Wednesday, August 30, 2017

The Curse of The Competent Fighter (Why Characters Need To Struggle)

I have a preference, both as a writer and as a reader, for competent heroes. I love characters like John Wick, who set themselves on a course of destruction and won't stop until they've killed their target. Characters like Rambo, who refuse to stay down no matter what you do to them, or Luke Cage who can walk right through a hail of gunfire without so much as slowing.

However, if a character is really good at fighting, it can ironically get really boring to watch them fight. Because unless they're going up against a truly skilled opponent, or someone equal in power to themselves, then the audience knows who's going to win before the first punch is thrown. Unless you've crippled your lead in some way, like poisoning them, wearing them down with several previous fights, or out-and-out doing serious damage to them, then there's just nothing exciting about watching yet another round of goons get their teeth busted in, or catching bullets with their brain pans.

Case in point: The Original Glass Cannon
That doesn't mean you should stop writing stories about ex-special forces badasses, mutant brawlers, and unstoppable assassins. But you need to remember that the action scenes for such characters are the icing, not the cake.

Struggle Matters (And Makes Stories Interesting)

When you write a story, your protagonist has to be up against some kind of challenge. If the difficulty they're facing is something they can deal with rather easily, then where is the tension going to come from?

Let's go back to Luke Cage for a moment. A wronged man out for justice, he gets embroiled in the doings of organized crime in Harlem. However, while Luke's initial brushes with criminals show they're comically outmatched (given that Luke is bulletproof, blade proof, and has super strength), the real question is not, "How is Luke going to beat up these goons?" The real question is how can one man, even one man who's indestructible, fight such a shadowy, entrenched foe? How does he get to the heart of the criminal empire, and rip it out, without breaking the law himself, or getting a bunch of people hurt? How can one rock stop the tide, even if that tide can't hurt him?

The heavy stuff that makes a narrative interesting, you know?
Sure, the bad guys eventually use super weapons that can actually hurt Luke, because this is a comic book, but the point of the story isn't the arms race between criminals and a meta-human enforcer. That's just a framing device for those other issues that make Luke's story more compelling.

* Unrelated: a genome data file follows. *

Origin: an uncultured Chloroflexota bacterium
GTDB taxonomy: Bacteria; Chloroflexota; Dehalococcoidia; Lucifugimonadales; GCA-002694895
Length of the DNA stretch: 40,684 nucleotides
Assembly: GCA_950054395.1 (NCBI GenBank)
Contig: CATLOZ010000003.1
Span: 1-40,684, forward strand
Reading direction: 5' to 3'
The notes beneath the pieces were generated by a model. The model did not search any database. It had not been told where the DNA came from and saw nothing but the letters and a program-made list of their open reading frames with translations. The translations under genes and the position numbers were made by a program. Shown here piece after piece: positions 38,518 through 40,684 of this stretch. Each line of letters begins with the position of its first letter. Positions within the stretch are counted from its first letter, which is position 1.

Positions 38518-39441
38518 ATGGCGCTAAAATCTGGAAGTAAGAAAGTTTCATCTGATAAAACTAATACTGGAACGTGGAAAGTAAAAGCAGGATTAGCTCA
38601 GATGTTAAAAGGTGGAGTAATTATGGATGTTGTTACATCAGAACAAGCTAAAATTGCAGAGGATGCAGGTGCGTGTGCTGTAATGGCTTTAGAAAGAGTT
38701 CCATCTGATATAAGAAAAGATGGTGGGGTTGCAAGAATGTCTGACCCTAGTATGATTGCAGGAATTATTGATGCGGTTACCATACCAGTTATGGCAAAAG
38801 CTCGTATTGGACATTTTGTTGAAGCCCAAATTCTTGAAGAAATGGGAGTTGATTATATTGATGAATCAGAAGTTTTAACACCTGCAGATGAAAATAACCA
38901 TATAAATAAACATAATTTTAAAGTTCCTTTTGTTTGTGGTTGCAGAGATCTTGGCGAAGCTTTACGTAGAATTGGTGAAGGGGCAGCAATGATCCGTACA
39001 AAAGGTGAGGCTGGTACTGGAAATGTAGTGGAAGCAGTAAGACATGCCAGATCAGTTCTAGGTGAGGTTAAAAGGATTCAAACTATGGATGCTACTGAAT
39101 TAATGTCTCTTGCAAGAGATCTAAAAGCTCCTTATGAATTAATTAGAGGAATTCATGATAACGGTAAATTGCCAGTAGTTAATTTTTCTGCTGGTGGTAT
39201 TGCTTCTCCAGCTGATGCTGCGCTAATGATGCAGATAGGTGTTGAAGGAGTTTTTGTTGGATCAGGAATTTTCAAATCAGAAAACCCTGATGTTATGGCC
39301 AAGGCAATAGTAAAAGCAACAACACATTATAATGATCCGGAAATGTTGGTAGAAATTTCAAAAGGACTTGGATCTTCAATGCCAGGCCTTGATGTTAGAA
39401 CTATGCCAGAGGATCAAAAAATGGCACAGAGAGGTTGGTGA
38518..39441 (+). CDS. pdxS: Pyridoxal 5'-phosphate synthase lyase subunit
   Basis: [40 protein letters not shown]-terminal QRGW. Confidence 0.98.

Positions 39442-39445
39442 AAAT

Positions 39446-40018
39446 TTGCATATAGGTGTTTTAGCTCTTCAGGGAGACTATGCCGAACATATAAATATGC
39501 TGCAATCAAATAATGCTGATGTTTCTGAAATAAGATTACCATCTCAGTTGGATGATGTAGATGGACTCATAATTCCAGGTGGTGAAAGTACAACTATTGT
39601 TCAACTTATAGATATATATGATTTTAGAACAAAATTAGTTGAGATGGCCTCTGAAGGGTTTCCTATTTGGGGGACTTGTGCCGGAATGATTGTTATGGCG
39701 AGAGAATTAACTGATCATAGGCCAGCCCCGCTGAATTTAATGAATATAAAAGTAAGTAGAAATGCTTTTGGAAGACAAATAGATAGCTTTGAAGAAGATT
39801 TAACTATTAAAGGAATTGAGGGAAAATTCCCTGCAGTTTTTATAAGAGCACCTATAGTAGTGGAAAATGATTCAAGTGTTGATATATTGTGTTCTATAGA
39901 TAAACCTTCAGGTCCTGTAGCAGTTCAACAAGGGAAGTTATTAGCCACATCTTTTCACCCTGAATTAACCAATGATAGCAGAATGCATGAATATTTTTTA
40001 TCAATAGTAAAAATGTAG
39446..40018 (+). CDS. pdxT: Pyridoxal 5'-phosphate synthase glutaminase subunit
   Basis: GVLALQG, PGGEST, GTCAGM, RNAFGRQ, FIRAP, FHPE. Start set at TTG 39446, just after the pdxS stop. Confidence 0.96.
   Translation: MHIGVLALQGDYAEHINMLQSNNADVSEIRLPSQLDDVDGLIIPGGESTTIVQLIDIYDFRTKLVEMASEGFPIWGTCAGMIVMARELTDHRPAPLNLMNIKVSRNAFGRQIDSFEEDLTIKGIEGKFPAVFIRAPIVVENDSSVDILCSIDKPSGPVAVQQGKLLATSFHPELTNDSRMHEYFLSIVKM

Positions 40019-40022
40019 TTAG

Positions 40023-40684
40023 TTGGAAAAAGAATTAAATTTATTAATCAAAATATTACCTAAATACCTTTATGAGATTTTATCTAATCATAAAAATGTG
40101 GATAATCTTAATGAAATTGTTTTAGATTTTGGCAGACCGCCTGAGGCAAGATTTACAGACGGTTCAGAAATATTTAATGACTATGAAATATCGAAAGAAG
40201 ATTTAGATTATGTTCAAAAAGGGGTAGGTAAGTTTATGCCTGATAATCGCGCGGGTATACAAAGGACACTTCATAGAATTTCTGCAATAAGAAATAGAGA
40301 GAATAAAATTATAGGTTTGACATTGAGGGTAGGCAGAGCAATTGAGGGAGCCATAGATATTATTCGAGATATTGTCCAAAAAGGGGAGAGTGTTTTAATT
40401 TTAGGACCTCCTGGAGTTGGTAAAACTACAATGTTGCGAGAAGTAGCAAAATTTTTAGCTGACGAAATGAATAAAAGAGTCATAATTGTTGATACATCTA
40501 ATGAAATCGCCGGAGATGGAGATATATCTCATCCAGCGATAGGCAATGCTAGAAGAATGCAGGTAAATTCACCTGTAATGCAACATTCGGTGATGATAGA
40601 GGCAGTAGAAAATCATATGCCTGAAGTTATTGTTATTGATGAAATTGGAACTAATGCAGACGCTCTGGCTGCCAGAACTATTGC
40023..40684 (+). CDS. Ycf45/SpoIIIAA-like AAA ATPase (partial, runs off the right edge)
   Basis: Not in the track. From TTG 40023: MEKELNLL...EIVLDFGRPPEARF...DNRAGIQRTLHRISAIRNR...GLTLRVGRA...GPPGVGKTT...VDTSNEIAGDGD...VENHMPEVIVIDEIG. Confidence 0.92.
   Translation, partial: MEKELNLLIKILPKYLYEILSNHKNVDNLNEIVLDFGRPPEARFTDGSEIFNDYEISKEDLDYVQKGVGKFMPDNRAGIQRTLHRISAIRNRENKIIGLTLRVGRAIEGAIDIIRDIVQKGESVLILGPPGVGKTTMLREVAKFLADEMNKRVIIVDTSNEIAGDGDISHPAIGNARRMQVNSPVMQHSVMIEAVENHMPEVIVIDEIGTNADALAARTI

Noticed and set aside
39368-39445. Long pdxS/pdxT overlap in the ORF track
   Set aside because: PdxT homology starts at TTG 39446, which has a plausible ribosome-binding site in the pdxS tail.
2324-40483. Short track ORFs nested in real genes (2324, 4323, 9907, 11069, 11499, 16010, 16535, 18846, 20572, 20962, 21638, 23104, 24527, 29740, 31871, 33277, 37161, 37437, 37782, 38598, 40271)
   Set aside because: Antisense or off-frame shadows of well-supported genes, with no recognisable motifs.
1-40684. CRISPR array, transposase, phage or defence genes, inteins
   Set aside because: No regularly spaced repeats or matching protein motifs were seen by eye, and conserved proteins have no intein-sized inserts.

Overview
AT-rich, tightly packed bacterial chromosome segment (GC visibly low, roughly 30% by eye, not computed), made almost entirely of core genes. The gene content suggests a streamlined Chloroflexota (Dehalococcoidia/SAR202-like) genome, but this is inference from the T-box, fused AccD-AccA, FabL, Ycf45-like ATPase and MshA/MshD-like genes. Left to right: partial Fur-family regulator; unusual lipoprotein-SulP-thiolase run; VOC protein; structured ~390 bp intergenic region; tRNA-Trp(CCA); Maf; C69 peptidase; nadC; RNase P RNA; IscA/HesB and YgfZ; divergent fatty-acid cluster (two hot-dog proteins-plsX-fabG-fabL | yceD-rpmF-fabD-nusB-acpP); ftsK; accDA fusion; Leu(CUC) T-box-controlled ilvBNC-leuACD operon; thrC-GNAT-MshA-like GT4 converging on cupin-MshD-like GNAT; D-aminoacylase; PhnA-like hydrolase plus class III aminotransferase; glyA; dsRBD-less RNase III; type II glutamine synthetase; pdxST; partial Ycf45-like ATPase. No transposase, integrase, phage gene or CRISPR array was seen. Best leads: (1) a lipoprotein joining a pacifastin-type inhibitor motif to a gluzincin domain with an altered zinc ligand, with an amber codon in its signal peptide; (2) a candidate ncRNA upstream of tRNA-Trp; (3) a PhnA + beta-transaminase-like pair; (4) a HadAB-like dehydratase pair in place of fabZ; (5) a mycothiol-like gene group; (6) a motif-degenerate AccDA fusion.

Condensed into a single sentence, the lesson here is, "Make your heroes struggle."

You see this in all the great (or even just good) stories with combat-capable protagonists. John Rambo might be a one-man-army, but he cannot put his personal demons into a stranglehold. Shane knows he could cut down the gang of toughs if he chooses, but that as soon as he picks up his guns that his life as a peaceful man will be over. Sam Spade packs a mean right hook, and can shoot with the best of them, but he has to figure out where all the players are before he knows who to hit, and who to threaten.

Now, you need to let your lead take the gloves off a few times throughout the story, both to establish how badass they are, and because it can be satisfying to watch a battlefield hardass do their thing. However, the actions scenes need to establish something that's going on in the story, and move the plot along. Because if a combat does nothing but show off your choreography, then your audience is going to get pretty bored, pretty quick. Worse, it can begin to feel like textual masturbation after a while, and no one wants to see that.

So, to wrap up, you need to make your protagonist work against their strengths in order to make your story feel like there's a challenge. That doesn't mean you need to completely negate those strengths, but you do need to ensure your protagonist's skills or abilities don't let them cake walk to the end goal. They don't need to be bloody and limping, but sometimes that might be just what you need to add a bit of strawberry sauce to your cake to finish it off.

That's all for this week's Craft of Writing thoughts. If you liked them, and want to see more, why not support me by heading over to The Literary Mercenary's Patreon page to become a patron? $1 a month is all it takes, and you get free books as a thank you from me. Lastly, if you haven't followed me on Facebook, Tumblr, or Twitter yet, now would be a good time to start.

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